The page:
Size matters in the detection of exoplanet atmospheres
26 September 2017
A group-analysis of 30 exoplanets orbiting distant stars suggests that size, not mass, is a key factor in whether a planet’s atmosphere can be detected according to a UCL-led team of European researchers.
Hot Jupiter exoplanets The largest population-study of exoplanets to date successfully detected atmospheres around 16 ‘hot Jupiters’, and found that water vapour was present in every case.
The findings, presented last week at the European Planetary Science Congress, have important implications for the comparison and classification of diverse exoplanets.
“More than 3,000 exoplanets have been discovered but, so far, we’ve studied their atmospheres largely on an individual, case-by-case basis. Here, we’ve developed tools to assess the significance of atmospheric detections in catalogues of exoplanets,” said Angelos Tsiaras, the lead author of the study and PhD student in UCL Physics & Astronomy and the Centre for Planetary Sciences at UCL/Birkbeck (CPS). “This kind of consistent study is essential for understanding the global population and potential classifications of these foreign worlds.”
The researchers used archive data from the ESA/NASA Hubble Space Telescope’s Wide Field Camera 3 (WFC3) to retrieve spectral profiles of 30 exoplanets and analyse them for the characteristic fingerprints of gases that might be present. About half had strongly detectable atmospheres.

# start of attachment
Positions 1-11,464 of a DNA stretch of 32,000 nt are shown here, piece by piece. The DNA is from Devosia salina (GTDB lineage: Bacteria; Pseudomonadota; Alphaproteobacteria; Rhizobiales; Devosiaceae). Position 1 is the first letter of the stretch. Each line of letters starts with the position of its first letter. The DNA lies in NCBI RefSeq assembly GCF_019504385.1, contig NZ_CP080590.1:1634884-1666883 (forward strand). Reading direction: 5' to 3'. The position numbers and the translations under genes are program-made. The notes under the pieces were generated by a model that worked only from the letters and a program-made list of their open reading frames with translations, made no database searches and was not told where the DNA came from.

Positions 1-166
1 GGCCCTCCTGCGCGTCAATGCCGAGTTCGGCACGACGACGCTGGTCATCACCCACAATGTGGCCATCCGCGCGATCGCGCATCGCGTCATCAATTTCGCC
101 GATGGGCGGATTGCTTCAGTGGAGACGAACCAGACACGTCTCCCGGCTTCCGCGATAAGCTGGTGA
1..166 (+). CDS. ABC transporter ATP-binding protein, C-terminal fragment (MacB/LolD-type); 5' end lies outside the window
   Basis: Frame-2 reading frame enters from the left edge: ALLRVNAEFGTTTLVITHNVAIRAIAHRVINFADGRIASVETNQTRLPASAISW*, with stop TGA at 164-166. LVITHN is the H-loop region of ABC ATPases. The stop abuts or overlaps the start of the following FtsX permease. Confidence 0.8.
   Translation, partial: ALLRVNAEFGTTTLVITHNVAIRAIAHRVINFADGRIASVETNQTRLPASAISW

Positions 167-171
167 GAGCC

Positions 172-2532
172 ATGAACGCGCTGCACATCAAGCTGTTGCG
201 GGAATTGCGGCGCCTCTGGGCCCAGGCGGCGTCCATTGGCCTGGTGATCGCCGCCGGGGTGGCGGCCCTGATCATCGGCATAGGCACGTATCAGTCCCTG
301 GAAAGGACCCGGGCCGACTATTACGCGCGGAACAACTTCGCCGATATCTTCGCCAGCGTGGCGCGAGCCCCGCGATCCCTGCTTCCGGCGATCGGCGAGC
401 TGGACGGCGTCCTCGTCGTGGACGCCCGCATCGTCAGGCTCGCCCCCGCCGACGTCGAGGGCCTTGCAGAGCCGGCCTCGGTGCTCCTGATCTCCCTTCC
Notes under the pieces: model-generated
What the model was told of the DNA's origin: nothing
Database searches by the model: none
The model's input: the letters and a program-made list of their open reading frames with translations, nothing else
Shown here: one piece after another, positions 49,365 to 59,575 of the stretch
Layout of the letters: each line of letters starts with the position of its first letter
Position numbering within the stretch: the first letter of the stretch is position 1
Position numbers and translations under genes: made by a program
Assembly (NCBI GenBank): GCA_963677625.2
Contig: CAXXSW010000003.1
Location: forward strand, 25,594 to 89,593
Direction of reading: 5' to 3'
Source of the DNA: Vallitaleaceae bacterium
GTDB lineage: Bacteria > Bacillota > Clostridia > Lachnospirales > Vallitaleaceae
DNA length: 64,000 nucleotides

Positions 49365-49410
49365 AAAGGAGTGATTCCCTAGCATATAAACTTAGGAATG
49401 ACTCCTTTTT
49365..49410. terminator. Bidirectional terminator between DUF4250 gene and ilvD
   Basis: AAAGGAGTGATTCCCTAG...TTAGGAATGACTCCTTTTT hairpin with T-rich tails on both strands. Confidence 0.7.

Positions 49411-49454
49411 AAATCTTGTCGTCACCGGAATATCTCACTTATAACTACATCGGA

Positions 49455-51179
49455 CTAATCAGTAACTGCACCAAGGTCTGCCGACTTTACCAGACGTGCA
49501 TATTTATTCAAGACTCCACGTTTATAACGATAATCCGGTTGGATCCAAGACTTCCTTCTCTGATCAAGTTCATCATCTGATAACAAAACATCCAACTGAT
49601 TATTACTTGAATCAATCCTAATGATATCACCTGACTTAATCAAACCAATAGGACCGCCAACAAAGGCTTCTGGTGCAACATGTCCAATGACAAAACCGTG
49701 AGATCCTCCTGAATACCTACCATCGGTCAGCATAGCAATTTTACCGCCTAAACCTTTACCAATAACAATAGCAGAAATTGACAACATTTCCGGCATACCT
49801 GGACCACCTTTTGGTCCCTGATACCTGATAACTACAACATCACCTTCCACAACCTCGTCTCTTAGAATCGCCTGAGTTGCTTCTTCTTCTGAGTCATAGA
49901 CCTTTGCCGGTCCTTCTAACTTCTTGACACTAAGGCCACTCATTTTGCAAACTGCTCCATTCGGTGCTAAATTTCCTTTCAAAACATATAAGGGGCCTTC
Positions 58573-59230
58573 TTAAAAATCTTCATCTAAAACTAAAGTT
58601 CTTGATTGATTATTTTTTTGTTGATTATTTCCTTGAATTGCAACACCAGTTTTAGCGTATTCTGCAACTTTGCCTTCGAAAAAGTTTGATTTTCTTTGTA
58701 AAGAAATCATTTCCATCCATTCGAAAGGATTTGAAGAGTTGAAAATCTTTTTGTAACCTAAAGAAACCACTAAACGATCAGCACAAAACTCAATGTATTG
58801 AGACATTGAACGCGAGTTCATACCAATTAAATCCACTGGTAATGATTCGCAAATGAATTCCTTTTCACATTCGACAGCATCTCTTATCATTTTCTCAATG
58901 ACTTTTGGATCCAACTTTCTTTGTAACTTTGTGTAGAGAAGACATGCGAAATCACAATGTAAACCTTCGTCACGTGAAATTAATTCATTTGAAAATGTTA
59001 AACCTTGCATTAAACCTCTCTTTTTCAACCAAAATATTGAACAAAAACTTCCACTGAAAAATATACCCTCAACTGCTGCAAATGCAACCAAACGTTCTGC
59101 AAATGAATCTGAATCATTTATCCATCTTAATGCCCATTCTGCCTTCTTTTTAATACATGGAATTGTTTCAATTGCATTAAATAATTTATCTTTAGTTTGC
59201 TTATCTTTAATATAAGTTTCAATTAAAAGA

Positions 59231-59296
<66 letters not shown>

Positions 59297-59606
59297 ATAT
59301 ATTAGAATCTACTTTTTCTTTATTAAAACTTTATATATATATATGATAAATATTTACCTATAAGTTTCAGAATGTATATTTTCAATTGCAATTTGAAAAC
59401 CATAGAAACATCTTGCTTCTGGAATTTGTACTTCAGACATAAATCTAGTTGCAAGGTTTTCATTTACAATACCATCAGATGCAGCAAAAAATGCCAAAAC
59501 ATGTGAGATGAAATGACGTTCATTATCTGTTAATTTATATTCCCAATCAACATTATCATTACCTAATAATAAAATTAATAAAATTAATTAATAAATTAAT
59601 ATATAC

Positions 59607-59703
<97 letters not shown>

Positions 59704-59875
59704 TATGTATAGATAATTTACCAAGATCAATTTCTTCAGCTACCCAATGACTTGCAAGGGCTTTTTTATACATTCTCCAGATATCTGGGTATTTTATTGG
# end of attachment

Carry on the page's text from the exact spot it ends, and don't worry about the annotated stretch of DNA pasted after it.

Results suggest that while atmospheres are most likely to be detected around planets with a large radius, the planet’s mass does not appear to be an important factor. This indicates that a planet’s gravitational pull only has a minor effect on its atmospheric evolution.
Most of the atmospheres detected show evidence for clouds. However, the two hottest planets, where temperatures exceed 1,700 degrees Celsius, appear to have clear skies, at least at high altitudes. Results for these two planets indicate that titanium oxide and vanadium oxide are present in addition to the water vapour features found in all 16 of the atmospheres analysed successfully.
“To understand planets and planet formation we need to look at many planets: at UCL we are implementing statistical tools and models to handle the analysis and interpretation of large sample of planetary atmospheres. 30 planets is just the start,” said Dr Ingo Waldmann (UCL Physics & Astronomy and the CPS), a co-author of the study.
“30 exoplanet atmospheres is a great step forward compared to the handful of planets observed years ago, but not yet big-data. We are working at launching dedicated space missions in the next decade to bring this number up to hundreds or even thousands,” commented Professor Giovanna Tinetti (UCL Physics & Astronomy and the CPS).
An artist’s impression of hot Jupiter exoplanets (credit: alexaldo)
Bex Caygill Tel: +44 (0)20 3108 3846 Email: r.caygill [at] ucl.ac.uk